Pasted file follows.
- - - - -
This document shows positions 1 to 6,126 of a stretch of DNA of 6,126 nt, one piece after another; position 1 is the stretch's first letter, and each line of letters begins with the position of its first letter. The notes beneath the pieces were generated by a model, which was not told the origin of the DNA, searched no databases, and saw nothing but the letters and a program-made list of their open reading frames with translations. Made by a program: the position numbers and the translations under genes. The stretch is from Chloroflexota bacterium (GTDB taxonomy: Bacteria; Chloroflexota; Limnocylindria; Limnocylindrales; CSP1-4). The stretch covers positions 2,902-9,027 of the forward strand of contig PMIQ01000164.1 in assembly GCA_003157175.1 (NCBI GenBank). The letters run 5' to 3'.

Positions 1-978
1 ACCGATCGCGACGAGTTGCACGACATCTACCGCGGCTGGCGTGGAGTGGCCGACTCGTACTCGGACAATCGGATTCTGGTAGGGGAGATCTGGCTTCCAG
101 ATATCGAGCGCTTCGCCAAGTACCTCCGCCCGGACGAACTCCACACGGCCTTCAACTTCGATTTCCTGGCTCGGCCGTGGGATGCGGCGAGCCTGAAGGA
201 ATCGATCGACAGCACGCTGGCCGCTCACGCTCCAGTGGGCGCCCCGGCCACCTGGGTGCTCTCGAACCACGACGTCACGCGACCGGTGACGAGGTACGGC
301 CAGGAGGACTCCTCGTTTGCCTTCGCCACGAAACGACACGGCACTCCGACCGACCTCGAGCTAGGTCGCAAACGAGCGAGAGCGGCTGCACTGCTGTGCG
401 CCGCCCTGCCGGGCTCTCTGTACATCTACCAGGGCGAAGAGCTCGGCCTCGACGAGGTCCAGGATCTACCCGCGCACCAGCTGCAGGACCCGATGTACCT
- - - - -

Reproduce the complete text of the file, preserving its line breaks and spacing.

This document shows positions 1 to 6,126 of a stretch of DNA of 6,126 nt, one piece after another; position 1 is the stretch's first letter, and each line of letters begins with the position of its first letter. The notes beneath the pieces were generated by a model, which was not told the origin of the DNA, searched no databases, and saw nothing but the letters and a program-made list of their open reading frames with translations. Made by a program: the position numbers and the translations under genes. The stretch is from Chloroflexota bacterium (GTDB taxonomy: Bacteria; Chloroflexota; Limnocylindria; Limnocylindrales; CSP1-4). The stretch covers positions 2,902-9,027 of the forward strand of contig PMIQ01000164.1 in assembly GCA_003157175.1 (NCBI GenBank). The letters run 5' to 3'.

Positions 1-978
1 ACCGATCGCGACGAGTTGCACGACATCTACCGCGGCTGGCGTGGAGTGGCCGACTCGTACTCGGACAATCGGATTCTGGTAGGGGAGATCTGGCTTCCAG
101 ATATCGAGCGCTTCGCCAAGTACCTCCGCCCGGACGAACTCCACACGGCCTTCAACTTCGATTTCCTGGCTCGGCCGTGGGATGCGGCGAGCCTGAAGGA
201 ATCGATCGACAGCACGCTGGCCGCTCACGCTCCAGTGGGCGCCCCGGCCACCTGGGTGCTCTCGAACCACGACGTCACGCGACCGGTGACGAGGTACGGC
301 CAGGAGGACTCCTCGTTTGCCTTCGCCACGAAACGACACGGCACTCCGACCGACCTCGAGCTAGGTCGCAAACGAGCGAGAGCGGCTGCACTGCTGTGCG
401 CCGCCCTGCCGGGCTCTCTGTACATCTACCAGGGCGAAGAGCTCGGCCTCGACGAGGTCCAGGATCTACCCGCGCACCAGCTGCAGGACCCGATGTACCT